Wheel Horse Products Inc. was formed in 1946 to produce lawn and garden tractors and related outdoor power equipment. But by the late 1960s, it was yet another hard goods manufacturer attracted to the overheated snowmobile market.
With a home base in the Snowbelt, a reputation for quality products and 3,000 dealerships across America selling similarly sized and priced wheeled goods using similar technology, Wheel Horse appeared to be a solid candidate for snowmobile success. It also wasn’t lost on management that several of the company’s direct competitors, including AMF, Bolens, Poloron and Sears, were offering snow sleds as well.
But Wheel Horse officials didn’t display any horse sense, which the dictionary defines as common sense, when they entered the snowmobile business.
Inexplicably, Wheel Horse decided not to engineer its own machine. In April, 1969, the company made an expedient entry into the sled business by purchasing the Sno-Flite brand that had been built for the 1968 and ’69 seasons by the C.E. Erickson Company Inc. (Cee-Co) of Des Moines, Iowa. Cee-Co was a manufacturer of cabinetry, display fixtures and advertising novelties that had also built go-karts, apparently unsuccessfully, and this probably should have raised a red flag for Wheel Horse. But apparently it didn’t.
Sno-Flite To Safari
Sno-Flite was another of the dozens of “me, too” snowmobile brands flooding the market in snowmobiling’s early days. With nothing to differentiate it from dozens of competitive sleds, and hampered by unattractive styling that made the sleds look clumsy and appear heavier than they really were, the Sno-Flite sleds sold very poorly in the intensely competitive snowmobile market.
Wheel Horse moved sled production to its tractor plant in South Bend, Indiana, where the workers reportedly experienced considerable difficulties building snowmobiles. Sno-Flite became Safari, with a red color scheme to differentiate the new machines from the yellow Sno-Flites. An air scoop was added to the top of the hood, the front bumper was switched from flat to tube stock and most models got a new rear storage compartment, but the uninspired design was otherwise left pretty much the same.
About 2,000 leftover Sno-Flites were remanufactured as Safaris, a common industry practice of the time, and another 4,000 new Safaris were built for 1970. All six models had Kohler engines, ranging from an 18 hp 295 to a 30 hp 440, with five on 15-inch tracks and one with a 22- inch wide track. Positioned as “rugged as any Wheel Horse tractor” and promoted by an NFL endorsement as the “pick of the pros” with a league logo on ads and literature, Safari models were priced from $845 to $1,195.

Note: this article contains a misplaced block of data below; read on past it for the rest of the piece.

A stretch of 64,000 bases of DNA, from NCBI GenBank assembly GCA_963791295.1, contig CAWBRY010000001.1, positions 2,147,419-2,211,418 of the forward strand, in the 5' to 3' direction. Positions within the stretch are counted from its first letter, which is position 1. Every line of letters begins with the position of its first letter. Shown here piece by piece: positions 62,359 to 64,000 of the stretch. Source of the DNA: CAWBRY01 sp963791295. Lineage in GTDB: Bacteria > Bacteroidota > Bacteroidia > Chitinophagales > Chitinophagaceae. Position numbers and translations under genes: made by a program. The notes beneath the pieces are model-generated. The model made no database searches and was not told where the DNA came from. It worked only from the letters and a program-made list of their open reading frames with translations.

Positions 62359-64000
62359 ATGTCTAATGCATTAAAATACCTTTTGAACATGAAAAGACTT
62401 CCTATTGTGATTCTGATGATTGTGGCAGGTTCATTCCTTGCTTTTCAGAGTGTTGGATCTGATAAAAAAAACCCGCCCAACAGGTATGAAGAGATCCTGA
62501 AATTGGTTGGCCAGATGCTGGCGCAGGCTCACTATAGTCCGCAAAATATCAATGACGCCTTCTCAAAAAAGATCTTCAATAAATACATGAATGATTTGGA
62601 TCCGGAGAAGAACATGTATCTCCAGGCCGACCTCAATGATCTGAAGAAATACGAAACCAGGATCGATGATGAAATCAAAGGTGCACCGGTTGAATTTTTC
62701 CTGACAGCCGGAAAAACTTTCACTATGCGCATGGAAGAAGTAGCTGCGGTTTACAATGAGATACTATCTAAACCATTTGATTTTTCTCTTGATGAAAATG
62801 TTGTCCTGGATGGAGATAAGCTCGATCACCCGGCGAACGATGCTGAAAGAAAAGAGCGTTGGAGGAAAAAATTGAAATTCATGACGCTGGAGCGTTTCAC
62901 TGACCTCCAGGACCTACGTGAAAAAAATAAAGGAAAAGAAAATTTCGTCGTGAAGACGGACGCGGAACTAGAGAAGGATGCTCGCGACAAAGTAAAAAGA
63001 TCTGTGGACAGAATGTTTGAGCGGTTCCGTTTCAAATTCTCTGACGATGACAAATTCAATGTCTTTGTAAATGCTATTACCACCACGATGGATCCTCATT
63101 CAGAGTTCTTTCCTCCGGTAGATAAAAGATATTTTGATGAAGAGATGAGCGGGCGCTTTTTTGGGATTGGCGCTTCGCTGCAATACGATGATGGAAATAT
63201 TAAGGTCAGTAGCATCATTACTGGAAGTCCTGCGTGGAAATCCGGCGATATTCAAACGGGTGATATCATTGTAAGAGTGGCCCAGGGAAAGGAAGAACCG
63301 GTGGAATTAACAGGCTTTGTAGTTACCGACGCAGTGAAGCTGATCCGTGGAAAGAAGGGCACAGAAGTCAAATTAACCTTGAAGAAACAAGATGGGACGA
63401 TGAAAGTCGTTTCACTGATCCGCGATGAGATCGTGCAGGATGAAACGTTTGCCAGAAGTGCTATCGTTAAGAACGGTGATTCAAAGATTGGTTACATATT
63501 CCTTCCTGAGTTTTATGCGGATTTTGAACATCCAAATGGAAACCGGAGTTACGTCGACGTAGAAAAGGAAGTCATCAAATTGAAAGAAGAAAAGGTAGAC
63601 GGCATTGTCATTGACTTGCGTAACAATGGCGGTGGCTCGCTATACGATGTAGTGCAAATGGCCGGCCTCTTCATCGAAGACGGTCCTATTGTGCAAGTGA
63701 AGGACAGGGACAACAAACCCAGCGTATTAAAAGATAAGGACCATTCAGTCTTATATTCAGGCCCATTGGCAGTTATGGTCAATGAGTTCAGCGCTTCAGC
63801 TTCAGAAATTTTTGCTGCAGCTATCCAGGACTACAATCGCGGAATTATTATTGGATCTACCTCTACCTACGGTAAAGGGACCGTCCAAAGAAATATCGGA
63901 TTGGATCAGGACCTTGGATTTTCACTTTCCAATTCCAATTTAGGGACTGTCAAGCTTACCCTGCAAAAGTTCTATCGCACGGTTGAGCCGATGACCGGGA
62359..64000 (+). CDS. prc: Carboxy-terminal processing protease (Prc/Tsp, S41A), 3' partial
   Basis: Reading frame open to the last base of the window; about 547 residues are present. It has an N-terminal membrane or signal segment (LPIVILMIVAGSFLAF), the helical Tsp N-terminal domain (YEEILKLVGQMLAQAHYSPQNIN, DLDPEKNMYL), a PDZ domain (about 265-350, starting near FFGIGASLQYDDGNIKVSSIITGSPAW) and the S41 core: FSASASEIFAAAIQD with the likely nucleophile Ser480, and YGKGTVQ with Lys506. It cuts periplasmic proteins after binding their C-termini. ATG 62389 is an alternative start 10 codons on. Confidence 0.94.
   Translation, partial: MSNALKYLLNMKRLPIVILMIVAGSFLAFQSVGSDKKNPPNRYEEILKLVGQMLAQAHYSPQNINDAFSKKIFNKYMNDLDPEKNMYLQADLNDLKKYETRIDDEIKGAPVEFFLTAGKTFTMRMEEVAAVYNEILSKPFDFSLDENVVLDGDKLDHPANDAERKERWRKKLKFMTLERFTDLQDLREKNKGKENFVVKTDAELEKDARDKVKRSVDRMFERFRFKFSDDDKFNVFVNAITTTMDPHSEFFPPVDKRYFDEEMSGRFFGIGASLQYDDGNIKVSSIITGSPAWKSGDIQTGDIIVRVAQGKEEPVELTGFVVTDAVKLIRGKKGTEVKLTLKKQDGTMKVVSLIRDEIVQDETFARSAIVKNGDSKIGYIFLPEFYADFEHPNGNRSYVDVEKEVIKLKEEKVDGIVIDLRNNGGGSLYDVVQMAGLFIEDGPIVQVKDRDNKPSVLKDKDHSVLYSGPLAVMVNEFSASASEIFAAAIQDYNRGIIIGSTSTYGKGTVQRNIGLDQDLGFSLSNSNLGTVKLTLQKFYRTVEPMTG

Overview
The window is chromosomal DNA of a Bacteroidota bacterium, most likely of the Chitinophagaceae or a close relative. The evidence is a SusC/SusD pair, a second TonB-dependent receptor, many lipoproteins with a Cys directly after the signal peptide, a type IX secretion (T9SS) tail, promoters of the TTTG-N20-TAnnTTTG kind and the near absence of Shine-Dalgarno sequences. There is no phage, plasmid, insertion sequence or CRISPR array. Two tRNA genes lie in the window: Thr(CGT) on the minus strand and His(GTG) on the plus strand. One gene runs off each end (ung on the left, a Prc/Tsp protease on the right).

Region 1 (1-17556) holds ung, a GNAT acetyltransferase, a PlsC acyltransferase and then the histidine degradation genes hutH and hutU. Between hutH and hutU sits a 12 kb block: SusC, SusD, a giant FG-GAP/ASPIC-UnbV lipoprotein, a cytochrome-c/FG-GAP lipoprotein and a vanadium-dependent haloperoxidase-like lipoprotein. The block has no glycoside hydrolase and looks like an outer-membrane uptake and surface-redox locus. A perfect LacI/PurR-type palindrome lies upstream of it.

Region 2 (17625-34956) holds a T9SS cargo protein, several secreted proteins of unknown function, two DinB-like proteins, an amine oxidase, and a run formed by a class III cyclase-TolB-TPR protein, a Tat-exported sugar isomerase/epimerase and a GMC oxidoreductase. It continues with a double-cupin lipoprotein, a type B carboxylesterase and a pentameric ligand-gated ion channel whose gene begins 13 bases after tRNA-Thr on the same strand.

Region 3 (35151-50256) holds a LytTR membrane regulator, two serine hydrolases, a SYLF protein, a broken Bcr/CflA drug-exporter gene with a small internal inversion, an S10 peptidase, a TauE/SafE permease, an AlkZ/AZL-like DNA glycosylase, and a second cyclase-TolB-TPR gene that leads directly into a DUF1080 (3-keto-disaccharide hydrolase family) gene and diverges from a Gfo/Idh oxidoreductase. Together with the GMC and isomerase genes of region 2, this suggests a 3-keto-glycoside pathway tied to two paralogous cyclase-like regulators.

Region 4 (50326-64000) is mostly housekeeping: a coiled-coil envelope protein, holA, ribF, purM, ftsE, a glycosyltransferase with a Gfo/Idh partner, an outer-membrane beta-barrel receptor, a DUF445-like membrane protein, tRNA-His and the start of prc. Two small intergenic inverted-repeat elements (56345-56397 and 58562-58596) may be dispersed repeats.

The company signed up many dealerships with inducements of free freight and free dealer floor plan financing until February 1, 1970. Attractive sales literature, color TV commercials and a big schedule of national magazine ads supported the effort. Dealerships were also encouraged to demonstrate the machines and many did. SnowCo trailers, a leading brand of the day, were also offered as Wheel Horse branded accessories. Retail sled sales were slow, but not totally stagnant.
“We had a single-cylinder, low-horse power Wheel Horse snowmobile,” recalls my long-time riding buddy Wayne Farley. “It was my dad’s. He bought it brand new from our Wheel Horse dealer in town [Avon, New York]. It was the biggest piece of crap you ever did see. Ride it 15 minutes to an hour and it would break something in the suspension – shaft, bearing, this, that and the other thing. The hood was the most incredible thing on it, though. It was some sort of plastic. It got rolled down hills and never got a crack in it. We used to ride with this crew in the neighborhood and we were young bucks, ex-military and all that. We’d go across a field, 25 or 35 miles per hour, next thing you know I’m rolling over. The sled couldn’t go 35 mph without rolling. It was horrible.”
Failure Came Fast
With about 2,500 of the 1970 Wheel Horse sleds unsold at the end of the season, no new Safaris were built for 1971. Rein hard Brothers, the company’s Midwest distributor, bought 2,000 of the leftovers and blew them out in the ’71 season at about half off the suggested retail price with a full one-year warranty, a rarity back then.
The limited production 1972 Safari line was just three models with new decals and a few minor improvements including more power for the wide track, but not even a parts book, just a four-page list of supplemental parts. Sales remained slow, so the company dropped snowmobiles and sold the remaining Safari assets to Parts Unlimited, which supported the brand until the parts ran out.
Wheel Horse showed no horse sense in acquiring the failing Sno-Flite, or frankly for entering an already over-saturated snowmobile market. With barely two years of actual production over a three-year period, the Safari was one of the fastest flops on record for a nationally distributed name-brand snow machine.
The Wheel Horse name departed the lawn and garden industry in 2007, sparking renewed interest in everything with the company’s logo, but decent examples of the failed Safari snowmobile are rare these days because most of them were deservedly junked long ago.
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